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Numerical Simulations of Anelastic and Boussinesq Rotating Convection with Radial Entropy Gradient Boundary Conditions

 Author / Creator
 Ocampo, Benjamin R. S.

Observations from the gas giants Jupiter or Saturn allow for researchers to construct geophysical fluid dynamical numerical models in an attempt to replicate the observed features. Most models aim at replicating the zonal jets and the eddies observed on these gas giants to understand how they are driven. Two dominant theories have arisen as a result of the controversy of the generation of these features: the weather layer hypothesis and the deep winds hypothesis. The weather layer hypothesis assumes that the zonal jets are driven by cloud physics in the troposphere while the deep winds hypothesis states that these jets are driven by convection in the deep interior. Some success has been seen in the weather layer models as some were able to generate eddies or even great storms. Whereas some success has been seen in the deep winds models as some were able to generate equatorial and high latitude zonal jets. Most deep winds models are based on Boussinesq or anelastic convection in a rotating spherical shell. Convection is implemented by using either constant entropy boundary conditions or constant radial entropy gradient boundary conditions. This allows for the generation of zonal jets for a strong enough thermal forcing since the secondary flow comes from the interaction between the convection cells and the outer boundary. However, based off measurements from the Galileo space probe, they imply that Jupiter has a stably stratified fluid layer near the top of its atmosphere. Typically, these models that replicate the zonal jets do not include the stably stratified fluid layer near the top boundary. Due to developments in general circulation model software, regional models can be used to simulate local fluid dynamics in a rotating spherical shell. However, if models focus on either poles of the planet, conventional spherical coordinate system is not optimal since singularities exist at the poles. Instead, a cubedsphere curvilinear grid system can be used to successfully resolve these models. This should allow for emphasis of fluid dynamics at the region with a reduced computational cost compared to full spherical shell models. In this thesis, we implement rotating convection models in both full and regional rotating spherical shell models. The full spherical shell model implements the constant conductive radial entropy gradient boundary conditions to allow for anelastic convection in the models and to add the stably stratified fluid layer at the outer boundary. For the regional convection simulation, we model a Boussinesq fluid at the North polar region of a rotating spherical shell using a cubedsphere curvilinear grid system. The results from the rotating anelastic convective spherical shell models without the stably stratified fluid layer near the outer boundary show zonal flow oscillations for a high enough thermal forcing, where they indicate that the fluid is in a relaxation oscillation regime. Implementing the stratified fluid layer leads to a tendency towards suppression in these oscillations via decrease in their amplitude. However, for a thick enough layer, these oscillations become suppressed such that the model does not evolve into the relaxation oscillation state. The retrograde jets from models with no stratified fluid layer also became smoother when the stably stratified fluid layer is implemented. Longlived eddies have also been generated for the nearBoussinesq case of the rotating anelastic spherical shell models with the stably stratified fluid layer. These eddies are generated for a large enough thermal forcing and drift around the tangent cylinder. However, increasing the thermal forcing leads to a merging of these longlived eddies, leading to the generation of anticyclonic great eddies. Other models with a higher density stratification in this thesis did not generate any longlived eddies. Based on the results from the regional model with horizontal periodic boundary conditions, the fluid motion associated with convective mixing is strong enough to interact with the corners of the geometry. Different open horizontal boundary conditions were implemented in an attempt to eliminate the interaction. However, the results using these conditions lead to either interactions with the corners or numerical problems.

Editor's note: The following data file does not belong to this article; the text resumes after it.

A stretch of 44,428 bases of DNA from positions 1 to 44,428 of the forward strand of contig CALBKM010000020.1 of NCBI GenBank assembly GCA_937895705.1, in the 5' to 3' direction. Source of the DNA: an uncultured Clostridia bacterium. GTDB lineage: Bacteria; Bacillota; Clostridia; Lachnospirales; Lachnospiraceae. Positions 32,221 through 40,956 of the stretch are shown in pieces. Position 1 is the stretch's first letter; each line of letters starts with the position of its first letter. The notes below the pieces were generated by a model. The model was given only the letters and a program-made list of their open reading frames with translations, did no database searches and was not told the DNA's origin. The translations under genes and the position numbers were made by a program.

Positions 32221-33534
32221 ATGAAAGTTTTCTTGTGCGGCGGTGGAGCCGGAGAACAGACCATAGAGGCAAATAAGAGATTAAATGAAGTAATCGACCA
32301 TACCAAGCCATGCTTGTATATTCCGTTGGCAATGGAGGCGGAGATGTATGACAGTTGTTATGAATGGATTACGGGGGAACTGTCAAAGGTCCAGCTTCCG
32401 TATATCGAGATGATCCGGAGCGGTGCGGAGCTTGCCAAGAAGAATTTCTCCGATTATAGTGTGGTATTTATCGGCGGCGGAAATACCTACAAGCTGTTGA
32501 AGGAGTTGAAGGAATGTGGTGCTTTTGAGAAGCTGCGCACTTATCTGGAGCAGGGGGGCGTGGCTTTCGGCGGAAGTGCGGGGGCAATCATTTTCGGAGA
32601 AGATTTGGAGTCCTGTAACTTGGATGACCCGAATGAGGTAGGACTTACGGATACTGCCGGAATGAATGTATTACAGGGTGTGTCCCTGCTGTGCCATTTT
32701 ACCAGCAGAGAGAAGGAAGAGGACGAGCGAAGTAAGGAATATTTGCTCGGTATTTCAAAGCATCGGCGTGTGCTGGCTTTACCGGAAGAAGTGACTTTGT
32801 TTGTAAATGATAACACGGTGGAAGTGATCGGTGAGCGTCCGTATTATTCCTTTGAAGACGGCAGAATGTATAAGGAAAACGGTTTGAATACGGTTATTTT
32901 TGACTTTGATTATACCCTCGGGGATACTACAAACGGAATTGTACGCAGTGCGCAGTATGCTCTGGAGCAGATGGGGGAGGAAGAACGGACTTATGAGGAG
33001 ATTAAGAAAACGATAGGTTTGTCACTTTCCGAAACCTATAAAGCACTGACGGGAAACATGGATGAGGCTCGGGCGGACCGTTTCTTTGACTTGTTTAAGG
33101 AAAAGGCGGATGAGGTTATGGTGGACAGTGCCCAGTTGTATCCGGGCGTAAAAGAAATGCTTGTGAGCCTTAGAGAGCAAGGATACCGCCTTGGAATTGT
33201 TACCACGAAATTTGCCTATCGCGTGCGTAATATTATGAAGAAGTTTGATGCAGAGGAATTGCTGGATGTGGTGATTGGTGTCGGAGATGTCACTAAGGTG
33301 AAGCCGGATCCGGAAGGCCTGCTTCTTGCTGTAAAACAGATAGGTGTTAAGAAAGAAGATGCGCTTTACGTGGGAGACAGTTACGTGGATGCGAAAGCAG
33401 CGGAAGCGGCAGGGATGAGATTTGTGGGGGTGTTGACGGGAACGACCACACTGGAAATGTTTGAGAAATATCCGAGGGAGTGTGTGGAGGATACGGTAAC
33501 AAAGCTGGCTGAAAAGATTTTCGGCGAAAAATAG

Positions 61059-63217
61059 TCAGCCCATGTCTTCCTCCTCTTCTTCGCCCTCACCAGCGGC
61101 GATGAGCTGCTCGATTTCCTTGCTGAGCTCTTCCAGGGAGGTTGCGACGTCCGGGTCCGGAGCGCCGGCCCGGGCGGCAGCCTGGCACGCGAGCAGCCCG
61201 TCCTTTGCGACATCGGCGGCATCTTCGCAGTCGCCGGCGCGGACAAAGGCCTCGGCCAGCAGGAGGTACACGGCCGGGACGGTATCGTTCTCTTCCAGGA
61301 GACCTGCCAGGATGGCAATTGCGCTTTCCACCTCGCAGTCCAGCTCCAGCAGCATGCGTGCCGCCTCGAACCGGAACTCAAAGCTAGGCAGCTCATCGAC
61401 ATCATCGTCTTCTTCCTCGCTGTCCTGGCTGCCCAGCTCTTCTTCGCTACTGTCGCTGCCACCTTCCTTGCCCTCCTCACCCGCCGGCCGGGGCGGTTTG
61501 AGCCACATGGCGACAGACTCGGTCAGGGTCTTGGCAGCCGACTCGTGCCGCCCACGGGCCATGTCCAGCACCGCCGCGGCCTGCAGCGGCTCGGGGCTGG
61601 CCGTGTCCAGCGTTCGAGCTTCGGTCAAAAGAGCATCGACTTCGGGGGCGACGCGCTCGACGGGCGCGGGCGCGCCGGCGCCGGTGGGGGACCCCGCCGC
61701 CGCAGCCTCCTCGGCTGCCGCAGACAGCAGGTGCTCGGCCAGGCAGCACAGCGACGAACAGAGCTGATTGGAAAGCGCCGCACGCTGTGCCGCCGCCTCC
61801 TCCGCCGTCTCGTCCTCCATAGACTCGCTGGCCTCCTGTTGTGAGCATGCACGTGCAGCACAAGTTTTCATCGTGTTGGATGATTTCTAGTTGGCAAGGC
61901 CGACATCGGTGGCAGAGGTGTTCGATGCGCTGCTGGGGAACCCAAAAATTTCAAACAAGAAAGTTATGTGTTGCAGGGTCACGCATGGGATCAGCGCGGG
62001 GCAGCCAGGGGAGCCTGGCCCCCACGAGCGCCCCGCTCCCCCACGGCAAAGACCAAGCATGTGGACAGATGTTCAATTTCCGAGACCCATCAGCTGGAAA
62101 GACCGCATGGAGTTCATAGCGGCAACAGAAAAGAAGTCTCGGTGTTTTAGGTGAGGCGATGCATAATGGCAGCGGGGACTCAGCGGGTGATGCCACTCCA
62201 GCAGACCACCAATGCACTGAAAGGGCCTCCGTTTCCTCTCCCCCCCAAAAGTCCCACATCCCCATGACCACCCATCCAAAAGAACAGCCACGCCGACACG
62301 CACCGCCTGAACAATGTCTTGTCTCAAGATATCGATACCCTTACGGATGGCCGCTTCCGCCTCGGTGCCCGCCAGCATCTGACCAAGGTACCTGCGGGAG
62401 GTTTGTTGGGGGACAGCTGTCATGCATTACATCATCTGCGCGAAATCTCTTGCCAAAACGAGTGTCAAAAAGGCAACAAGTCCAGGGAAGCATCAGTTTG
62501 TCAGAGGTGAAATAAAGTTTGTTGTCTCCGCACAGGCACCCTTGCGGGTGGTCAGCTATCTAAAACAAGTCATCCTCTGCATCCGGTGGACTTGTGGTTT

Subjects / Keywords

 Graduation date
 Fall 2017

 Type of Item
 Thesis

 Degree
 Master of Science

 License
 This thesis is made available by the University of Alberta Libraries with permission of the copyright owner solely for noncommercial purposes. This thesis, or any portion thereof, may not otherwise be copied or reproduced without the written consent of the copyright owner, except to the extent permitted by Canadian copyright law.